Earlier this week, a couple from Good Shepherd was cleaning out their attic, came across an ancient bible, and decided I might have a use for it.
And this time, I did. I do.
See, the edition my friends gave is called the Douay-Rheims Bible, translated and published by our friends from the Roman Catholic tradition way back in 1582.
Big deal, you might be saying.
As it turns out, at least for me, it is a big deal. That’s because Flannery O’Connor, a Georgia-based novelist and short story writer from the 1950s and 60s, was a Roman Catholic raised on the English translation of the Douay-Rheims.
And that particular version translates Matthew 11:12 in this manner:
” … the kingdom of heaven suffereth violence and the violent bear it away.”
She latched on to that wording and gave it to one of her two novels: The Violent Bear It Away, a tale that features the macabre turning point of a simultaneous baptism / drowning.
So how does that have anything to do with me or with preaching?
Well, my undergraduate thesis — yes, to graduate with a degree in English, I had to write a 122 page thesis! — focused on … wait for it … the fiction of Flannery O’Connor.
Thirty years later (2014), when it was time to do a sermon series called Head Scratchers, what was the first and scratcheriest saying of them all? Matthew 11:12, in which you have to figure out what Jesus said before digging in to what he meant by it. So that first head scratcher in 2014 started in a place unlike I’ve started a sermon before or since: what is the best translation? I even told the story of Flannery O’Connor, that thesis, and my preference for “the violent bear it away” as opposed to other translations.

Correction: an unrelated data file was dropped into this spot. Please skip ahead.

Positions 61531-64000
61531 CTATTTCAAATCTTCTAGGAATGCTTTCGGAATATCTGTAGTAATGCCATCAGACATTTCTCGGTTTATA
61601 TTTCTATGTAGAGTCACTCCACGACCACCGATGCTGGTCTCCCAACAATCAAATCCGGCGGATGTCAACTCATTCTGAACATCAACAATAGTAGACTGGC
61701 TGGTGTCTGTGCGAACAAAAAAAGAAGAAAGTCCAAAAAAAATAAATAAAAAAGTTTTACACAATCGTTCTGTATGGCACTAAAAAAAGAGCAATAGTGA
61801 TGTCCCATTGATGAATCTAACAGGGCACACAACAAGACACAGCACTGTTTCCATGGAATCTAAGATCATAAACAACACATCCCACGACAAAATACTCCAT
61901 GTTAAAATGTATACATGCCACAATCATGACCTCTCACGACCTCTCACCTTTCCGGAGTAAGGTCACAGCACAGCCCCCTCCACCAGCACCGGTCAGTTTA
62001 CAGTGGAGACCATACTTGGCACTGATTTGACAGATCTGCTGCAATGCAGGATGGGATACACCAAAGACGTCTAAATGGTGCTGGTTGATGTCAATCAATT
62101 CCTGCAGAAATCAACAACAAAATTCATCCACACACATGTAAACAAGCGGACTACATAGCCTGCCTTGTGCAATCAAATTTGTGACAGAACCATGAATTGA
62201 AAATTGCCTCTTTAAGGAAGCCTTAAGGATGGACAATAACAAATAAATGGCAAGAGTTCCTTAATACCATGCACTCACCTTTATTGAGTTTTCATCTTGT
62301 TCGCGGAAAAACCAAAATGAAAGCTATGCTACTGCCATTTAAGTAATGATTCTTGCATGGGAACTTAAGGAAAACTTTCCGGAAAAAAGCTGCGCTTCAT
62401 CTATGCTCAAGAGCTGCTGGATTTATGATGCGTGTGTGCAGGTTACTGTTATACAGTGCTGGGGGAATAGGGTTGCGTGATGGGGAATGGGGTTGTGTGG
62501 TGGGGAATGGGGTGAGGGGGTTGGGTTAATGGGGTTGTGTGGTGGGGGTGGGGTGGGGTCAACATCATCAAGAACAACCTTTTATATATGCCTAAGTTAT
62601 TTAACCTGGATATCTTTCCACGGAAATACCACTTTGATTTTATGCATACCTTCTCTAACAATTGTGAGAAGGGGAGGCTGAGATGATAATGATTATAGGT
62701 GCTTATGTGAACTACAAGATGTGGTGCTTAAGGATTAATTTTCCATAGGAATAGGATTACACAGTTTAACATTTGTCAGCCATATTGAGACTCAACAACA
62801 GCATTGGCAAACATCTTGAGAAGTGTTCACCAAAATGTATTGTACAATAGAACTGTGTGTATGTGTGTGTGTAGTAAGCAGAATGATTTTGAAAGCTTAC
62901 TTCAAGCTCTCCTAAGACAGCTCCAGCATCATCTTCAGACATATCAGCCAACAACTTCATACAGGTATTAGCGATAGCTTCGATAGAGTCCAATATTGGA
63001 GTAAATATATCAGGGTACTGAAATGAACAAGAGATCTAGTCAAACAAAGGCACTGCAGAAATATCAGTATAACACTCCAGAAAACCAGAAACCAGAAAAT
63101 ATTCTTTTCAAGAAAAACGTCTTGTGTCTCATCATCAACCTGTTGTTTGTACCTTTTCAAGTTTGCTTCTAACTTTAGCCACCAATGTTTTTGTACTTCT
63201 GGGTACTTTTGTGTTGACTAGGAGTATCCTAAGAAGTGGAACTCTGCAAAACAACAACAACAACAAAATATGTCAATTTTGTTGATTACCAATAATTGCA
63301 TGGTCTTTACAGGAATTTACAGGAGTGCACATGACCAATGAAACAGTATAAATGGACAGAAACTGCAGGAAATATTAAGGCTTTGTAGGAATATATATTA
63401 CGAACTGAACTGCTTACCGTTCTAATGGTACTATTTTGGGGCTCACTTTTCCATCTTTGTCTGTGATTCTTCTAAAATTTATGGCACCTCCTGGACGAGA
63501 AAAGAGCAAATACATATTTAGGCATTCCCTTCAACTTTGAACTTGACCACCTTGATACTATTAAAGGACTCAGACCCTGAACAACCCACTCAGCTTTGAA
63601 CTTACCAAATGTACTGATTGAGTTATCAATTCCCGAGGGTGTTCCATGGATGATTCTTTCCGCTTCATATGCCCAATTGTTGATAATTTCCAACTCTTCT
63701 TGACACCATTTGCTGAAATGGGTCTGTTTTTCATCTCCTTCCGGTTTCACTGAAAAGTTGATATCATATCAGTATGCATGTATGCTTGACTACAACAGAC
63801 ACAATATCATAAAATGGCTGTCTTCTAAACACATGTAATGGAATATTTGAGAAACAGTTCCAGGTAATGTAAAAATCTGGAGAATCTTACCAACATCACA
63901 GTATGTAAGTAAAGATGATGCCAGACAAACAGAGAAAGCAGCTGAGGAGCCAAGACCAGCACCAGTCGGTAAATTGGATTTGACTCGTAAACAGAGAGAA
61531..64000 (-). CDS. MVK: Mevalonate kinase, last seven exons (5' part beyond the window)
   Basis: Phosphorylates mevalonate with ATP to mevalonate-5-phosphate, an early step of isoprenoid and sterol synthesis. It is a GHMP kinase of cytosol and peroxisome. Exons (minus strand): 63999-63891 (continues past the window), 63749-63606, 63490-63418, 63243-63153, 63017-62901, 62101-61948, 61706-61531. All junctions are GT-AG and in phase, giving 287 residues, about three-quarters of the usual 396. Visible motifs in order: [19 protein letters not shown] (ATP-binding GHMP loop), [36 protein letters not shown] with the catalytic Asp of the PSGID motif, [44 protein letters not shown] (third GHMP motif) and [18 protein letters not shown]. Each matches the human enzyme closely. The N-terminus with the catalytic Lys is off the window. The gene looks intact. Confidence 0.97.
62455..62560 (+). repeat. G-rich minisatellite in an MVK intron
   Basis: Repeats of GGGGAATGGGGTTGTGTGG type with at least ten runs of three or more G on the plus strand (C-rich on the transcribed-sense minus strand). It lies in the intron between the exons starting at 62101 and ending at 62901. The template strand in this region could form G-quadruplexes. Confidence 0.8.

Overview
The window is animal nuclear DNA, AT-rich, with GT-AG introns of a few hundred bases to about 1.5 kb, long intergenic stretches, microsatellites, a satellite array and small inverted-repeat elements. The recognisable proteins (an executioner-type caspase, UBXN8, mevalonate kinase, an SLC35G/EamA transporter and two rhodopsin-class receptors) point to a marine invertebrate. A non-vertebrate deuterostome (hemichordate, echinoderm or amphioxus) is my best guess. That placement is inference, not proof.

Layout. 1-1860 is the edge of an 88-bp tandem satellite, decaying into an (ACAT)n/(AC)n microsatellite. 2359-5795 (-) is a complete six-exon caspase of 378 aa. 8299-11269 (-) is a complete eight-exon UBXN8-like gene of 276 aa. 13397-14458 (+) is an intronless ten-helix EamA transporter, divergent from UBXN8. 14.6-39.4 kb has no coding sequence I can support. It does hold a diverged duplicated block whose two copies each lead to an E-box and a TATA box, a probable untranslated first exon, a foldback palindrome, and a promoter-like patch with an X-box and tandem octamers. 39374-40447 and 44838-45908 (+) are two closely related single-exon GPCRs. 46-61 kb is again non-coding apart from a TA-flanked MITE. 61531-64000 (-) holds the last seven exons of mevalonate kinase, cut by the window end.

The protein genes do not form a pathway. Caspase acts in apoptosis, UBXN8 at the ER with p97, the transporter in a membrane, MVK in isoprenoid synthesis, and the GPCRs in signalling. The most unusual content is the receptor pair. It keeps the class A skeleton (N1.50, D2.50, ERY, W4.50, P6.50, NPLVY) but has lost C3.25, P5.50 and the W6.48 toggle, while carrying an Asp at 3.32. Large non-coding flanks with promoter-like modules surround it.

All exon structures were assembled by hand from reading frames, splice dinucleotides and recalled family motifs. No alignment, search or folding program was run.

That sermon even featured a last minute bottom line change — one I realized during Sunday morning breakfast: Jesus has to conquer his friends before he can conquer his enemies.
Anyway, why this long story of an attic bible, a Southern novelist, and a four year old sermon series?
Because by the goodness and the grace of God, the spade work for Head Scratchers caught the eye of the editorial team at Abingdon Press who reached out to me and asked if I’d consider partnering on a bible study project with them based on that sermon series.
You can order Head Scratchers and its four companion studies here.